Saturday morning dawned with a hot, mostly sunny day. Artists were out and eager to get started.

I gave a demonstration and talk along the path, chatting with participants about my own personal ideas relating to compositional design, defining areas of contrast through value and/or color, and how I “edit” a scene to distill down the visual to what is essential. This is the sort of situation where I tend to flourish – I enjoy interacting with people of a similar bent and interest. Questions and thoughtful replies are welcomed. Folks enjoyed their coffee, their feet shuffling in the damp grass, while I got the chance to warm up as I spoke.

I made this demonstration sketch, chatting about random ideas as they occurred to me: the rule of thirds, respecting the motif, creating a pattern of shadow to create visual flow, and not taking myself too seriously. I like to play with my marks, and I’m not interested in photographic accuracy either. The most enjoyable part of a sketch is simply allowing the pen to “dance” around the page.

Every now and then I had to turn my back to the group to place marks on the paper. Jennifer Rivas got a nice close up documentary photo of me scribbling early in the drawing.

As the morning quick paint got started, I finished my demonstration sketch. I work fairly quickly and with a three hour time limit, I had plenty of time to walk around and look over the shoulders of artists as they worked as well as to make another value study.

Wandering past one especially pleasant location, I happened upon several other sketchers, a vacant park bench, and these logs basking under a bright sun. Bleached by the weather, they were practically glowing; the shadows were a dense black, with few middle tones present. Those that were visible showed the texture of the wood. Working on gray Stillman and Birn Nova series paper with a bent nib pen, a Uni-Ball, and a white Uni-Ball Signo, I worked the shadow shapes back and forth. I was trying to capture believable shapes quickly because they were changing just as quickly as the sun drifted across the morning sky into an overhead position.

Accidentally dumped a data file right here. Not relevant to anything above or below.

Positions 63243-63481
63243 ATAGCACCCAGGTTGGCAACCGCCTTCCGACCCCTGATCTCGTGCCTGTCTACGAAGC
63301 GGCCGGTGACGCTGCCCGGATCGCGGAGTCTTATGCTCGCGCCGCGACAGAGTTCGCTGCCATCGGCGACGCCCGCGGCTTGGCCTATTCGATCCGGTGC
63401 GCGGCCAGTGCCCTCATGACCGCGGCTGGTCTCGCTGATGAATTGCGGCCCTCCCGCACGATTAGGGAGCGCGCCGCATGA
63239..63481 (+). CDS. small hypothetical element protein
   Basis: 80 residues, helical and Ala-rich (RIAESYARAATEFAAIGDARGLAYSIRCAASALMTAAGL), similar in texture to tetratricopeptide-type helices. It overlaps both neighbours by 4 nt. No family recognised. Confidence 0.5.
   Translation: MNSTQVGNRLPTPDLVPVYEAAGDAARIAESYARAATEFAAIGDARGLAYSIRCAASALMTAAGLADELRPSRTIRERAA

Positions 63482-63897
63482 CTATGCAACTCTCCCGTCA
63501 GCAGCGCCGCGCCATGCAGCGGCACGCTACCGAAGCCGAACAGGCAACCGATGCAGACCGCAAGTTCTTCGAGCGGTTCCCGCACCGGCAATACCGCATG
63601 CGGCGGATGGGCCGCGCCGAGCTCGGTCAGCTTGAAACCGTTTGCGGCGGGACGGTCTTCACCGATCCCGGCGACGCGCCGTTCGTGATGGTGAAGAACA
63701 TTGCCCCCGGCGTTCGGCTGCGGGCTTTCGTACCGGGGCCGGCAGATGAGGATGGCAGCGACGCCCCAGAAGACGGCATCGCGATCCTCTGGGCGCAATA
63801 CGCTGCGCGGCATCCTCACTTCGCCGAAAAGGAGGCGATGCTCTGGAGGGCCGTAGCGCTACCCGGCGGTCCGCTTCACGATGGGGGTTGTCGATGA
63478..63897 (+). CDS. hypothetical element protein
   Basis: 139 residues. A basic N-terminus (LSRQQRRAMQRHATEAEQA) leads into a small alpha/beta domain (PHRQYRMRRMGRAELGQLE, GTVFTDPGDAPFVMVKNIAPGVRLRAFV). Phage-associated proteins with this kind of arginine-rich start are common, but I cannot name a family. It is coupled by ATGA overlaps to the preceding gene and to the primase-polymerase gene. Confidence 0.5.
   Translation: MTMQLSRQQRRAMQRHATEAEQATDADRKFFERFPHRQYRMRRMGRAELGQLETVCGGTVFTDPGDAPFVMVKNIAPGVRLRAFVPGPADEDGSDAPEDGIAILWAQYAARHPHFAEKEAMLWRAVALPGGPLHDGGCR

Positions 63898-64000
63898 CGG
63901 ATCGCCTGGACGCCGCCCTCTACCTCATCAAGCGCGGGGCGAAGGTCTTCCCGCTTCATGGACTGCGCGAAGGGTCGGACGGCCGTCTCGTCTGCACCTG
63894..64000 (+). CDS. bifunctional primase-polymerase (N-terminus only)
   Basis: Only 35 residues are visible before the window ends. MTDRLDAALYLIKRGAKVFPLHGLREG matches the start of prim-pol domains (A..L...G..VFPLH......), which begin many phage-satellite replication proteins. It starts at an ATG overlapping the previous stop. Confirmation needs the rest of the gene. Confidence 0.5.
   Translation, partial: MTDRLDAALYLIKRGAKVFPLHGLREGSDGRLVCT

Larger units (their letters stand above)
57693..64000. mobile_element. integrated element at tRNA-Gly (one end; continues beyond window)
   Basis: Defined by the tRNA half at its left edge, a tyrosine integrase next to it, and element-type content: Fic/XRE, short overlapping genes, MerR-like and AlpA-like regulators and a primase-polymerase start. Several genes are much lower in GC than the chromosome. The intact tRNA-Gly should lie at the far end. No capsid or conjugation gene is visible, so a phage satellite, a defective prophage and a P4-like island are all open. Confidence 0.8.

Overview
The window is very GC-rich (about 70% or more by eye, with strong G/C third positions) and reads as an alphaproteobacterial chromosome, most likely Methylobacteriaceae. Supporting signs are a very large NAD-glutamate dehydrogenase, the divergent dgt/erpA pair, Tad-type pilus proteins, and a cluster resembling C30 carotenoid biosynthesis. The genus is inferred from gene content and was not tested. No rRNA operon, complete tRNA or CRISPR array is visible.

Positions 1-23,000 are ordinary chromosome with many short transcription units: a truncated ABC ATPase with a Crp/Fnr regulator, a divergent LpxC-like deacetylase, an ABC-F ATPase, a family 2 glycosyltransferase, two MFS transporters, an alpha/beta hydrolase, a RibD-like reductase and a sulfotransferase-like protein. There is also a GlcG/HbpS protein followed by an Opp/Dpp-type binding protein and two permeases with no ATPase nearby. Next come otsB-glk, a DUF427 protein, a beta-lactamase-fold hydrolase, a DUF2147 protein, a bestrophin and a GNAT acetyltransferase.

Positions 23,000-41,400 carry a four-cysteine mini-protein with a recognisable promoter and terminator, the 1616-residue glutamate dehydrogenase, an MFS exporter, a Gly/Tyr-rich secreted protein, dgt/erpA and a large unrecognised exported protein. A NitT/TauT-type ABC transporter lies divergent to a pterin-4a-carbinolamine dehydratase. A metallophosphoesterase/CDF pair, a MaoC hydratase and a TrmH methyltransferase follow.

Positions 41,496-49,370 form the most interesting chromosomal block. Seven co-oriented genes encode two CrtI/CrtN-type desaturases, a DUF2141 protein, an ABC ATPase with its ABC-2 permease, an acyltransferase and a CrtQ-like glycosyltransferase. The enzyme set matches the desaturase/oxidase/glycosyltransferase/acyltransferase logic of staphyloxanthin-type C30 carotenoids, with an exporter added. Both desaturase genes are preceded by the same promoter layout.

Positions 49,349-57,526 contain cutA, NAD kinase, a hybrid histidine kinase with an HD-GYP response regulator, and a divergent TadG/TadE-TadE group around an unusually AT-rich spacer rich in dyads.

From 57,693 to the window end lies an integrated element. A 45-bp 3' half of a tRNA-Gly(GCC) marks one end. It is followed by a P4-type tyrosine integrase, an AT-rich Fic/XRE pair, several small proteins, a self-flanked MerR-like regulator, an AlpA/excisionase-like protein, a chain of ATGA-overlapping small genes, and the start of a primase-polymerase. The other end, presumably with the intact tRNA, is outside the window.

The day was hot, and the artists were too! But my seat under the canopy of walnut trees was excellent and all I had to do was be mindful of walnuts dropping like messy little bombs from above.

The Brush Creek Art Walk wraps up today with a sunset quick paint.

Miscellaneous Weekend Sketching

10 September, 2018. I made a lot of loose, unfinished sketches this past weekend. Urban Sketchers Kansas City met for our First Saturday Sketch Out at Crown Center. The morning was overcast and a brisk autumn sort of weather – my favorite sort of conditions for being outdoors, in fact! We had an excellent turn out and had planned on sketching the participants in a sidewalk chalk drawing competition, but Mother Nature had other plans. I’d been sketching no more than ten minutes before the skies opened up on us. Having sketched in the rain the evening before I had no intention of getting soaked on this morning. Along with all but the most hardy, I headed indoors.

Comfortably seated in the food court I saw a fellow Mark in a corner and quickly penciled in his likeness. The light coming through the bank of windows at his back was diffused and quite beautiful, and I wish I’d been able to capture it. Nevertheless, I quite like the pencil sketch on its own merits.

Later on I tried to make a color version, but it just seems to lack the spontaneity of the original in situ pencil drawing.

Outside, the chalk artists were situated under tents in some locations, and they made some marvelous sidewalk paintings. I discovered that some artists grind up their chalk and “paint” it onto the surface. What a great idea!